Crisis line workers in Trail, and across the B.C. Interior, are being recognized for helping more people in crisis than ever before.
In 2020, crisis line responders provided close to 450,000 minutes of empowering support, skilled assessment and crisis de-escalation. This equates to answering the calls from around 30,000 people in the Interior, a record since the service began in 2012.
The jump in minutes of support provided reflects a 47 per cent increase over the previous year.
This critical work of a specially trained body of volunteers was recently recognized by the province.
“Crisis Line Awareness week is a time to recognize the impact of this service and the important commitment of our staff and volunteers to support our communities during the added pressures of the last year,” explains Janet MacNeil, executive director Trail FAIR Society.
Trail FAIR Society is one of five partner agencies working in an innovative and collaborative network to answer crisis calls across the region.
Other partner agencies making up the Interior Crisis Line Network (ICLN) include Canadian Mental Health Association branches in the Kootenays, Vernon, Cariboo and Chilcotin as well as the Kelowna Community Resources.
Nearly double the increase in calls speaks to the need for people to feel connected and to reach out to self-manage mental health concerns and challenges ranging from simply feeling overwhelmed with the unknown to high-risk situations including harm towards themselves or others.
“We have been very fortunate to have both staff and volunteer crisis line responders coming forward from Trail to answer this increase in both call volume and complexity,” says Sheila Dudek, coordinator of the Trail ICLN.
The ICLN provides 24/7 phone-based support on four services including the regional crisis line, the provincial mental health line, the provincial suicide line and the national suicide prevention service.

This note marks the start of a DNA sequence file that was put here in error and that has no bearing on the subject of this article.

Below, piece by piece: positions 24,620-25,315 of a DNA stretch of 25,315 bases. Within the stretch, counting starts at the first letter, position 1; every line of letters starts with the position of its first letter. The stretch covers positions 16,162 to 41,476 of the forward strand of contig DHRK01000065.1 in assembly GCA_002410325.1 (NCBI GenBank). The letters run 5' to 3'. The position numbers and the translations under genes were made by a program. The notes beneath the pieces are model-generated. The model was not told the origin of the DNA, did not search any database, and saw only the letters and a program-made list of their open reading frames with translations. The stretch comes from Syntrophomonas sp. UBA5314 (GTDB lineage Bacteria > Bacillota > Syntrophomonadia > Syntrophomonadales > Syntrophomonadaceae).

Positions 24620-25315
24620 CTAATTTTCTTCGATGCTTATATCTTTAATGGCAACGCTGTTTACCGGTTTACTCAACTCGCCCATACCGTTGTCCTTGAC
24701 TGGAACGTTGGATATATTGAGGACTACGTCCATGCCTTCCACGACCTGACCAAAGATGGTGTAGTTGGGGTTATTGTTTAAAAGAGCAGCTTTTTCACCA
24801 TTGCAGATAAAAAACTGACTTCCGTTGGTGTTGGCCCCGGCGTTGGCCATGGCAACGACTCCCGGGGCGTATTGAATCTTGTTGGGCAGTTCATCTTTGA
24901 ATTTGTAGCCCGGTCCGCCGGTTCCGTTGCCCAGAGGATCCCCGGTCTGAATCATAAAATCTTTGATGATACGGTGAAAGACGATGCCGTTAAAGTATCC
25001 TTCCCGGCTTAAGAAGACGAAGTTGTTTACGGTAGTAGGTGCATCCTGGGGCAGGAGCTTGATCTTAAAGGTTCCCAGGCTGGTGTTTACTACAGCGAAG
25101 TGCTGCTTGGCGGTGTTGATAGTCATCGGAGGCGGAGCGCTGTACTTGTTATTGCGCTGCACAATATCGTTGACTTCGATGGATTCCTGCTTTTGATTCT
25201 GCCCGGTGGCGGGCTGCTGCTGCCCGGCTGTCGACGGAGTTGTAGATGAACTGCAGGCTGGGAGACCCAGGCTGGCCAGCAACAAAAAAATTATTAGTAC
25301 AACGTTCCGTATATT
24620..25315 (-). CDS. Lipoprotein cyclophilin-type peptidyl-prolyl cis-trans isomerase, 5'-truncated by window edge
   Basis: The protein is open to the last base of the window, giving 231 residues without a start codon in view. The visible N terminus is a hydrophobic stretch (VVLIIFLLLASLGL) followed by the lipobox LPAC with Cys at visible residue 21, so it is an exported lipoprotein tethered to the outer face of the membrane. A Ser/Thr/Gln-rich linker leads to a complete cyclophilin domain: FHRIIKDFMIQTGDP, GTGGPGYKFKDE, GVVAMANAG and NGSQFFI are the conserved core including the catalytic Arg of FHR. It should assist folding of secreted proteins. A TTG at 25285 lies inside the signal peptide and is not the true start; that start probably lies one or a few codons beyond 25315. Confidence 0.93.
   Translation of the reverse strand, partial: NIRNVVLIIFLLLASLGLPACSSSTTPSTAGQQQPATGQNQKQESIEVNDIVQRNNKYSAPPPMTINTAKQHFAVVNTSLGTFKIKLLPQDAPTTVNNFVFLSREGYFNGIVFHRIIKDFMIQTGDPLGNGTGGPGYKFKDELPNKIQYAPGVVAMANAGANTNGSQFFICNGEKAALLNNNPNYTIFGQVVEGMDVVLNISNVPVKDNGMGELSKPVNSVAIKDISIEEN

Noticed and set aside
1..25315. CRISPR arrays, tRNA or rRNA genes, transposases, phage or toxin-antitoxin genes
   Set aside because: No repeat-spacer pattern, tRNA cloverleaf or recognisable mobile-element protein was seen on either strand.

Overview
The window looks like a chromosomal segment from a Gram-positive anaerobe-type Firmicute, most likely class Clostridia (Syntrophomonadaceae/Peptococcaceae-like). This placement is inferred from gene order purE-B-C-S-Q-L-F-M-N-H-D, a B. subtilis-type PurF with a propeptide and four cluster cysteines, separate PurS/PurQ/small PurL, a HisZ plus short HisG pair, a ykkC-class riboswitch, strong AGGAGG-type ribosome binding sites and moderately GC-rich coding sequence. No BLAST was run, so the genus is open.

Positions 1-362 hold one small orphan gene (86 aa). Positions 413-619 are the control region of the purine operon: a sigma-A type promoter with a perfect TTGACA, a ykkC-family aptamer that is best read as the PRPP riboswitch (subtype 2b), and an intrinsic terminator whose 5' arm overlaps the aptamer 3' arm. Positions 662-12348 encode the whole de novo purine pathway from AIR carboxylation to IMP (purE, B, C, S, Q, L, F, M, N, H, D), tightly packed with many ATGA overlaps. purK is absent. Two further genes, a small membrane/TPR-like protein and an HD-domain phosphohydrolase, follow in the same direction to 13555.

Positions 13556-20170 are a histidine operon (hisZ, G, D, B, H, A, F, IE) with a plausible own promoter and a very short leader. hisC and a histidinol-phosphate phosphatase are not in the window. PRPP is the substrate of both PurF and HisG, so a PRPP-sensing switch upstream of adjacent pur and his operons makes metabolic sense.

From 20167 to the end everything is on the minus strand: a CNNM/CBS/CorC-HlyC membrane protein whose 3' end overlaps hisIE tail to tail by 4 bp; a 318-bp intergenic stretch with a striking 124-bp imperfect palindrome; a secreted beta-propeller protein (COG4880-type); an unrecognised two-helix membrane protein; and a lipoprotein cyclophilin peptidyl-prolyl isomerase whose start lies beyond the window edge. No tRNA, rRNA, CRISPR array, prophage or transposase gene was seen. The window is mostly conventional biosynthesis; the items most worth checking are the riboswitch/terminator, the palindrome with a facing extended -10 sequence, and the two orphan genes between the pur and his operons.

In addition, people can reach out via chat Thursday to Sunday 5 p.m. to 9 p.m.
Given the scope of service provided, crisis line responder training is approximately 70+ hours including online self-study, live training sessions, group observations and one-on-one mentoring to ensure people are fully vetted and supported to respond to crisis situations.
Crisis line responders are trained to work through an evidence-based crisis de-escalation model resulting in 98 per cent of calls not requiring intervention. Crisis line workers effectively de-escalate situations and engage ‘right response’ guiding people to the least invasive/most appropriate intervention when needed.
Working collaboratively within the model resulted in saving 6,276 interventions to 911 and Mental Health Emergency Services and close to 9,000 additional mental health worker visits in 2020. Developing collaborative safe plans that engage internal, personal, community-based and clinical supports have been critical in supporting people in self-managing their wellness during this time.
“Please tell your crisis line responder they literally saved my life last night” was a voicemail left earlier this year on the administrative line, said Dudek.
“Though crisis line responders are trained to de-escalate and support people to reach the most appropriate resource of ‘get through another day’, they don’t always get to hear directly the impact they’ve made so the message was appreciated. It means a lot to our crisis line responders to know they’ve made a difference.”
During COVID, the Interior Crisis Line Network not only answered record number of calls, they transitioned to a state-of-the-art routing technology, joined the national suicide prevention service and shifted to online training. All while navigating pandemic regulations with a commitment to the health and safety of their people and those reaching out for support.
Interior Crisis Line Network can be reached by phone at 1.888.353.2273(CARE), 24/7/365 or by chat at interiorcrisisline.com from Thursday to Sunday, 5 p.m. to 9 p.m. Interested in volunteering? Go to interiorcrisisline.com or call 1.250.364.2326.